Leaving the summit, I overheard the second hiker talking to one of the other sunrise watchers about the first hiker I had passed. What the second hiker said was that there was no way the first hiker was going to make it down the mountain, and that both had ďbeen awake for 3 days.Ē The sunrise watcher offered up some electrolyte tablets and water and said the first hiker should nap for a couple of hours. I did not inject myself into the conversation and was not asked for help. I figured there wasnít really much I could offer. Based on my observations, there was not a reasonable possibility that the first hiker (who was now resting in the summit hut) could be assisted down the mountain in the condition he was in; water, electrolytes, and rest/sleep seemed like his best option at the moment and that was being handled; and there was cell reception on the summit (another sunrise watcher was talking on his cell phone) so an emergency call could be made if necessary. But Iíd be lying if I said I didnít want to know, who are these guys, where did they come from, and why have they been awake for 3 days?!
The view to the west while leaving the summit was fantastic with the early morning, changing light (Iíll post some pics below). I took the regular trail off the summit and walked through the snow field, which was not very big and was easy to navigate. There were less than a handful of day hikers I passed on the way to Trail Camp; most were coming up the switchbacks while I was headed down. It didnít seem like there was as many people on the mountain as I had seen in previous years.
I stopped for a bit at Trail Camp to watch and take pictures of 3 fat marmots digging through a pile of food/trash then headed back to Outpost Camp to break down my tent. I stopped at Trailside Meadows to dip my feet in the water and in the light of day it was incredibly scenic with snow and wildflowers.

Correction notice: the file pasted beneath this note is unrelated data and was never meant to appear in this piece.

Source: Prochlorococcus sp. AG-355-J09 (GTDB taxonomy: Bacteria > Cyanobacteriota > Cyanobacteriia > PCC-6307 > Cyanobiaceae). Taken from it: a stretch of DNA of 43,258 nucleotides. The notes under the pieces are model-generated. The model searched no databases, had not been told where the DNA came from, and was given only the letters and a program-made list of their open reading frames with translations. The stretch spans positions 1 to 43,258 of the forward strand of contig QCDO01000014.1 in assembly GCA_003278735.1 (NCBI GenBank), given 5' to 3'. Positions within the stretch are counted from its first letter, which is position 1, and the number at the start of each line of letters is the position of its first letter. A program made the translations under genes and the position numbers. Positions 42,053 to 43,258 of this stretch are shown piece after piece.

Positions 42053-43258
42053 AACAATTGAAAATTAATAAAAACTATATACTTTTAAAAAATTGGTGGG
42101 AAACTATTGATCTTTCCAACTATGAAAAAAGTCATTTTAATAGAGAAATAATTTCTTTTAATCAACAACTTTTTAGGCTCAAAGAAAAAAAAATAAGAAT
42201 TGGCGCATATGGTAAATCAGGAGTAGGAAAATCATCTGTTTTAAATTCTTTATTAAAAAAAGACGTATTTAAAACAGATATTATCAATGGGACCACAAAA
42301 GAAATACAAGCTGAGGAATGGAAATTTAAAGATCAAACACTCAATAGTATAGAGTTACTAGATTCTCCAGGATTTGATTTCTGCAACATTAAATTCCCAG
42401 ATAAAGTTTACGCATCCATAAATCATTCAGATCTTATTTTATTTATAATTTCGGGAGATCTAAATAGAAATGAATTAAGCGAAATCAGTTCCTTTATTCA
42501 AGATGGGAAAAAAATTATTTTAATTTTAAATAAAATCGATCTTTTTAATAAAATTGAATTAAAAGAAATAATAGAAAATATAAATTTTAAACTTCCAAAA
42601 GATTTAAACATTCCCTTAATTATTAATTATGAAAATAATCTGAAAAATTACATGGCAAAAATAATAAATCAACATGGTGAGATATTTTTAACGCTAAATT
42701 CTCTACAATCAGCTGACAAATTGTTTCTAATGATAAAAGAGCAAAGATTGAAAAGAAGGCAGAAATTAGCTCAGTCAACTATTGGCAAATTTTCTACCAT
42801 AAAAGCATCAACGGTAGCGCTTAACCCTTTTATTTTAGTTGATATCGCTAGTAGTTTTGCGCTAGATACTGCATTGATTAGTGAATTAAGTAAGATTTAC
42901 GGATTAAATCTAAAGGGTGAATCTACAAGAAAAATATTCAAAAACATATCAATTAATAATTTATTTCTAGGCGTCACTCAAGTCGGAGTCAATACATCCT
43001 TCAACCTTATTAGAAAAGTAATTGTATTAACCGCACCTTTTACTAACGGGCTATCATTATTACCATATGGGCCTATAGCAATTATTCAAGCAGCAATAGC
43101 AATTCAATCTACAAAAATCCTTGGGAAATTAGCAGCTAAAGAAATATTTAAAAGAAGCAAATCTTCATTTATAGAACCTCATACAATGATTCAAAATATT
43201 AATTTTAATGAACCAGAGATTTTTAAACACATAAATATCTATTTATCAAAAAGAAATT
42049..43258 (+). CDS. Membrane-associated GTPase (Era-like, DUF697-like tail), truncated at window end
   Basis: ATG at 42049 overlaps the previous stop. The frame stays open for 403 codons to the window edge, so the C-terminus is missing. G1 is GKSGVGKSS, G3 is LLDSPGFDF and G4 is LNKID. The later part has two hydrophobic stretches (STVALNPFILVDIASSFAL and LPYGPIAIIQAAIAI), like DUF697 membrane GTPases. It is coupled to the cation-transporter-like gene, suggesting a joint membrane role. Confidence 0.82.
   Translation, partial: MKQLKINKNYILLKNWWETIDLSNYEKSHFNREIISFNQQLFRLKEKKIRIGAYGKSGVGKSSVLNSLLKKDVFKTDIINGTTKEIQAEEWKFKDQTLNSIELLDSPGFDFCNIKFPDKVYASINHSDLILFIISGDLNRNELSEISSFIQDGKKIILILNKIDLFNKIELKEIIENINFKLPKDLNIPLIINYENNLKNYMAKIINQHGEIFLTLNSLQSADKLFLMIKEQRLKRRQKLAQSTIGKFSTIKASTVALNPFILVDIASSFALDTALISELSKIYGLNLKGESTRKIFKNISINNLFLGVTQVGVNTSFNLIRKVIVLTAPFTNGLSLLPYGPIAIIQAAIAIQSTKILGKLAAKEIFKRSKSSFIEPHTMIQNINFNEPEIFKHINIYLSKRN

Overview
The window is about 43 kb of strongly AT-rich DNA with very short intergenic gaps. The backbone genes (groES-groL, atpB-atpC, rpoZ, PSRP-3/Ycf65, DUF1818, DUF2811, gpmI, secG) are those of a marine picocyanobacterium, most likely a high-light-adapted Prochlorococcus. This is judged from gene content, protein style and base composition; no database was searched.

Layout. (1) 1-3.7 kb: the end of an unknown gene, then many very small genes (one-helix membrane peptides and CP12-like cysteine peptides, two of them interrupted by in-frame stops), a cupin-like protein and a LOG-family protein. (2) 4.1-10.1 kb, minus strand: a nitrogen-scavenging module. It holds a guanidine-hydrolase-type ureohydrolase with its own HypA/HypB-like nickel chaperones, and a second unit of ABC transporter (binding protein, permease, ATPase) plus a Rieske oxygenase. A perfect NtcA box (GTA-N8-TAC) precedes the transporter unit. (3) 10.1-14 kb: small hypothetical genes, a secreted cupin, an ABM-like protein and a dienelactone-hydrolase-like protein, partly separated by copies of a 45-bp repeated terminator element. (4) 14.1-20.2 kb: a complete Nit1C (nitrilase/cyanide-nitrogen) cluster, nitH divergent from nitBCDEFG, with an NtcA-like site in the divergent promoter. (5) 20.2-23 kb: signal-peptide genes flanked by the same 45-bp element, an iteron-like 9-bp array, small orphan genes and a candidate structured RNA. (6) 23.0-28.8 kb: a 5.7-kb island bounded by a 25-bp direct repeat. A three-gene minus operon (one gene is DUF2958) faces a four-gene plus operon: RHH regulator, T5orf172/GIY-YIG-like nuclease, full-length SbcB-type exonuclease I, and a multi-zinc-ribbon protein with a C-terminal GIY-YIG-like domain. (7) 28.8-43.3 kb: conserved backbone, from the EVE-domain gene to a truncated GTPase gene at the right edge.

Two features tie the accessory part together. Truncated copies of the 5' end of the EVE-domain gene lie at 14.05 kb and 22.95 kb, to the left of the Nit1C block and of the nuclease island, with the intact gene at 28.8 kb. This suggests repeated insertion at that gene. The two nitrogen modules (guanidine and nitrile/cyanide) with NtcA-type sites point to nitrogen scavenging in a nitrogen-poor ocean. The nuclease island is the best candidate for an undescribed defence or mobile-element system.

Some darker clouds had developed before 10:00 a.m., and I was glad I was not headed towards the summit like most of the day hikers.
I made it back to Outpost Camp, broke down the tent, collected the bear canister, and headed back to the Portal. It had become more cloudy and the temperature was pleasant. Closer to the Portal I took the old trail down to the Portal; if you have a general idea where to look it is readily visible from the main trail.
Once at the Portal, I had a bacon cheeseburger (which was excellent), fries and a Coke, then drove back to LA. Temps in the Valley and Mojave were 108-113.
- No abandoned wag bags...but poo and t.p, near water sources, was not hard to find.
- To filter water I used a Hydrapak Seeker 2 liter reservoir and a Katadyn BeFree filter. I carried the filtered water in 2 one-liter Smart Water bottles.
- It was worth getting up early to see the sunrise from the summit but it was not easy to hike alone in the dark from Trial Crest to the summit. Not sure I'd ever want to do that again.
- What I wore to the summit: hooded midweight Polartec PowerDry baselayer and Frogg Toggs hooded jacket over that, Patagonia Houdini wind pants, and thin polyester liner gloves. Once I stopped moving I put on a Montbell U.L. Down parka. I wish I had worn warmer hiking pants and had thin fleece gloves instead, as my hands were a bit numb by the time I reached the summit. What I was wearing kept me warm long enough to watch the sunrise but I wanted to get moving again in order to warm up.
- I had a change of clothes (shorts and long sleeve linen shirt) ready for when I descended the switchbacks which was a good call. It was significantly warmer going down the switchbacks than it was the backside of the mountain.
- Day hike vs. overnight: I prefer day hiking Mt Whitney, but I really enjoyed camping at Outpost Camp.